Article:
The main stage of downtown Raleigh’s fashionSPARK event pulsed with anticipation on Saturday as DJs ExMonkeys and Nixxed blared high energy beats from the stage, and roughly 1,500 people trickled to their seats for the start of the show.
The event, MC’d by 96.1 radio host Jamie O’Brien, showcased the polished work of eight designers, most of whom are based in the Triangle, and all of whom represented distinct and developed styles.
Jessica Palmer’s “Faith” opened the show with a large collection of romantic, 1950s boardwalk-inspired pieces. There were plenty of large sun hats, parasols, bikinis and elegant formal dresses, and seemed to leave the slightly chilly crowd wishing there were a few more weeks of summer left to accommodate such sartorial choices.
Next came Jessica Johnson Moore’s collection “Little Grey Line,” an audience favorite for one very simple reason: the models looked, on average, to be about three or four years old. These pint-sized girls marched around the runway winningly (with minimal coaxing from the show’s staff) in tiny, tasteful frocks made from repurposed button-down dress shirts—the staple piece of the collection. Each girl had her hair in a tight bun and wore white tights with no shoes. Most carried tiny leather lunch boxes, and one carried a stuffed animal. (Adorable, I’m telling you.) The audience doled out continuous applause, and understandably so.
Rebecca Ann Walker’s “RAW” collection of emerald and black pieces and Laura Meredith Tripp’s self-titled collection of 1930s and ‘40s-inspired florals followed with clean cuts and sophistication. Each piece in these two smaller collections was remarkably wearable.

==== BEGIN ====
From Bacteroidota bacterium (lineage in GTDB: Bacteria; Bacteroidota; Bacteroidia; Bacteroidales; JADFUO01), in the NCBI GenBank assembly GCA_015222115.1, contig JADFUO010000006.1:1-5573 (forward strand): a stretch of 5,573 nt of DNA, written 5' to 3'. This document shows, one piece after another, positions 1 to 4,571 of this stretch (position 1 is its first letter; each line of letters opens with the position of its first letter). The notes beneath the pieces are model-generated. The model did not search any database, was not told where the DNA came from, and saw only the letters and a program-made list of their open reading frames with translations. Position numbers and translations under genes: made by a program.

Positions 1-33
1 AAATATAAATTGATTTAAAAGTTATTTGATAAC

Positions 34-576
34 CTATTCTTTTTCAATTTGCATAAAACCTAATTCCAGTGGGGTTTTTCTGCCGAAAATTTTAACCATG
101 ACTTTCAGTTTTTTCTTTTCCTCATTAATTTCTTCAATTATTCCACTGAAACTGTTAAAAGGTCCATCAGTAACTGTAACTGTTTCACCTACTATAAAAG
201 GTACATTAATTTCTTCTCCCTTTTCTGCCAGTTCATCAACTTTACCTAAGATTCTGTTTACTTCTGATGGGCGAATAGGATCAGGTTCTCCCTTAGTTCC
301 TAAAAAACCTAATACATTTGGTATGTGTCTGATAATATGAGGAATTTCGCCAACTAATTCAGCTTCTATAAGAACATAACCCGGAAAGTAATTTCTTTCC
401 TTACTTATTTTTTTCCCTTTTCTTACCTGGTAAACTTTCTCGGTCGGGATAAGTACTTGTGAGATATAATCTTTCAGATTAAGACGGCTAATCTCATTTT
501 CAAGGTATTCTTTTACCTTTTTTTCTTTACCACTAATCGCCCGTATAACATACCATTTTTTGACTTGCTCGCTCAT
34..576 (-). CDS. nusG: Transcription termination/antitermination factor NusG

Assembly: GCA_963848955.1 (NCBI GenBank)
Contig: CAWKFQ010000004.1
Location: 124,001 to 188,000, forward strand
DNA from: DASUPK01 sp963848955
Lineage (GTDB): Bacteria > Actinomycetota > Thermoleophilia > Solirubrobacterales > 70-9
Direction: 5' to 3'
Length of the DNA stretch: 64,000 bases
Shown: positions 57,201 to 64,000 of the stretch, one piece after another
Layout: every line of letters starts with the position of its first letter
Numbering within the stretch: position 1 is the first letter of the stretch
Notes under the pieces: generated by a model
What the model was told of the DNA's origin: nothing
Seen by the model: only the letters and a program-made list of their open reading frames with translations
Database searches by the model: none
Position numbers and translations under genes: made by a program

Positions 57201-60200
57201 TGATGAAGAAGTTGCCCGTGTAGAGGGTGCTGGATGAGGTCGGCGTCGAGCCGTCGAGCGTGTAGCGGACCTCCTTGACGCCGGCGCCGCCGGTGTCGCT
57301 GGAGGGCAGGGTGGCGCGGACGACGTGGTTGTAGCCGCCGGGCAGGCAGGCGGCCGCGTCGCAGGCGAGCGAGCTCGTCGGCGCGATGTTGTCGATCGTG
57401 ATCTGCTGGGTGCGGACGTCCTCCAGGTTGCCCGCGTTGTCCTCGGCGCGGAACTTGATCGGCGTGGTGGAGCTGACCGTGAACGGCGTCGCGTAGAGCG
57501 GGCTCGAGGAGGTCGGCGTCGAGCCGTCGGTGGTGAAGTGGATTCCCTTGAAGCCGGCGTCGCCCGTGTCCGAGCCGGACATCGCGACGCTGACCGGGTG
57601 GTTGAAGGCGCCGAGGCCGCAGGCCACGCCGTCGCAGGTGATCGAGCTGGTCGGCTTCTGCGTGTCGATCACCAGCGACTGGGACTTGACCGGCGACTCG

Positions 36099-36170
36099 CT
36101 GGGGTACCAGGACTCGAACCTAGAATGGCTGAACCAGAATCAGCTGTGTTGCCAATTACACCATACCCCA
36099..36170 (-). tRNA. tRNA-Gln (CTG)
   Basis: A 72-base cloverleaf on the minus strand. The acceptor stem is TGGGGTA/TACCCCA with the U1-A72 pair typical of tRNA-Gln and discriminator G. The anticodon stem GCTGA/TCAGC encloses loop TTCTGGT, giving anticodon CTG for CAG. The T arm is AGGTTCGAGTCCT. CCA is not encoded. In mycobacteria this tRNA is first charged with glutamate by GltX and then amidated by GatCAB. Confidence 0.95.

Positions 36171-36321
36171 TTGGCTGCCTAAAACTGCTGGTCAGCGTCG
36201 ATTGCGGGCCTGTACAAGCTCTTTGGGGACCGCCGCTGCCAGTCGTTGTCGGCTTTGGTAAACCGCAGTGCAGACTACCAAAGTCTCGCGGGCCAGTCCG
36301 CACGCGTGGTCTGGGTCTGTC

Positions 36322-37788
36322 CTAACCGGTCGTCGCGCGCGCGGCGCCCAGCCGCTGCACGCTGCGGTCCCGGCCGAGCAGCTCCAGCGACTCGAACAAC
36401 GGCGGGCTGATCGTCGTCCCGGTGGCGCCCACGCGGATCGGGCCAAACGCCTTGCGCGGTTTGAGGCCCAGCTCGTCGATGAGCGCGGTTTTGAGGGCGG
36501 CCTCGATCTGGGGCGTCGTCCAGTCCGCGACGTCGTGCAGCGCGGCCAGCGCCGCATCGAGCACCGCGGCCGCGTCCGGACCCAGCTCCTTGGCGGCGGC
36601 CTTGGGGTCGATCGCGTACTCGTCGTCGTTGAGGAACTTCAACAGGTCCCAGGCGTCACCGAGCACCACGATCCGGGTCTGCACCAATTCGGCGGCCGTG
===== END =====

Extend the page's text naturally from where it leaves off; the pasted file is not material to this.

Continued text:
The collection by Zac Schell mixed leather and metal in unorthodox, artful designs. Models hit the runway to “D.U.R.M.” by Durham hip-hop artist The Real Laww. Notable was the impressively ornate makeup designed by Marissa Rhoades.
Candace Organ’s dichromatic designs in her collection “Le Neva” used black and plum fabrics and form fitting cuts to convey both the strong and the sensual. Each model took on the character of what Organ herself described as a “strong independent woman” with across-the-board, full-body confidence.
Kristin Robbins’s “Tyger Alexis” featured a live performance by Sam Harmonix and was inspired by the 1920s silent film Metropolis, with a futuristic spin. This collection’s presentation conveyed the idea of fashion as performance, as Harmonix and another identically dressed male performer followed with their eyes as each model walked the runway, aptly set to the Harmonix’s “Into You.”
Keely Lauren Cansler’s self-titled collection, inspired by the surreal world of Salvador Dalí, closed the show with perhaps one of the most advanced concepts. What resulted was a line of pieces that blurred the line between animal and human, natural and synthetic. Winding snake-like necklaces wrapped around a face, clawed hands, a ram’s horn and a necktie made of black hair closed out the show with a dystopian, animalistic bang.
More photos below: